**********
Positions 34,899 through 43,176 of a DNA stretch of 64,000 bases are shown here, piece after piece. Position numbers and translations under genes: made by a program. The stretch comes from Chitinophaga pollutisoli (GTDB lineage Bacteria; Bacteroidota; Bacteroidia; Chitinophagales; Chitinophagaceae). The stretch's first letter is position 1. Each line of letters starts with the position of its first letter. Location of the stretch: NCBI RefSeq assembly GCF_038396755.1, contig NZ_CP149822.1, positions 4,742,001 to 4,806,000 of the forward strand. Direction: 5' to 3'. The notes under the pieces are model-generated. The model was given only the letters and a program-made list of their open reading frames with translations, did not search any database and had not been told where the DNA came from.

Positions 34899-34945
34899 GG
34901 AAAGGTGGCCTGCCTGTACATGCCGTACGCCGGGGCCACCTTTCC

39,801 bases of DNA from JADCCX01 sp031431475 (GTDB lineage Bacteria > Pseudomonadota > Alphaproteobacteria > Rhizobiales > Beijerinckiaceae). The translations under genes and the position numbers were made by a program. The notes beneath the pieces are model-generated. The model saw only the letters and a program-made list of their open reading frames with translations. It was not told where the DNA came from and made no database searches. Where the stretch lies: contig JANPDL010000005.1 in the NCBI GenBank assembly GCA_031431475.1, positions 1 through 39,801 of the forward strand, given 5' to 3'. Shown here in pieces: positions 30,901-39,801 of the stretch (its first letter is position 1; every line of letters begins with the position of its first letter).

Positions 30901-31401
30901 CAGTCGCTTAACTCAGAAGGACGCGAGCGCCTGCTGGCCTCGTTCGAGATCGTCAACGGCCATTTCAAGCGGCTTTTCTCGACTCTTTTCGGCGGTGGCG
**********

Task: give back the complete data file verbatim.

Positions 34,899 through 43,176 of a DNA stretch of 64,000 bases are shown here, piece after piece. Position numbers and translations under genes: made by a program. The stretch comes from Chitinophaga pollutisoli (GTDB lineage Bacteria; Bacteroidota; Bacteroidia; Chitinophagales; Chitinophagaceae). The stretch's first letter is position 1. Each line of letters starts with the position of its first letter. Location of the stretch: NCBI RefSeq assembly GCF_038396755.1, contig NZ_CP149822.1, positions 4,742,001 to 4,806,000 of the forward strand. Direction: 5' to 3'. The notes under the pieces are model-generated. The model was given only the letters and a program-made list of their open reading frames with translations, did not search any database and had not been told where the DNA came from.

Positions 34899-34945
34899 GG
34901 AAAGGTGGCCTGCCTGTACATGCCGTACGCCGGGGCCACCTTTCC

39,801 bases of DNA from JADCCX01 sp031431475 (GTDB lineage Bacteria > Pseudomonadota > Alphaproteobacteria > Rhizobiales > Beijerinckiaceae). The translations under genes and the position numbers were made by a program. The notes beneath the pieces are model-generated. The model saw only the letters and a program-made list of their open reading frames with translations. It was not told where the DNA came from and made no database searches. Where the stretch lies: contig JANPDL010000005.1 in the NCBI GenBank assembly GCA_031431475.1, positions 1 through 39,801 of the forward strand, given 5' to 3'. Shown here in pieces: positions 30,901-39,801 of the stretch (its first letter is position 1; every line of letters begins with the position of its first letter).

Positions 30901-31401
30901 CAGTCGCTTAACTCAGAAGGACGCGAGCGCCTGCTGGCCTCGTTCGAGATCGTCAACGGCCATTTCAAGCGGCTTTTCTCGACTCTTTTCGGCGGTGGCG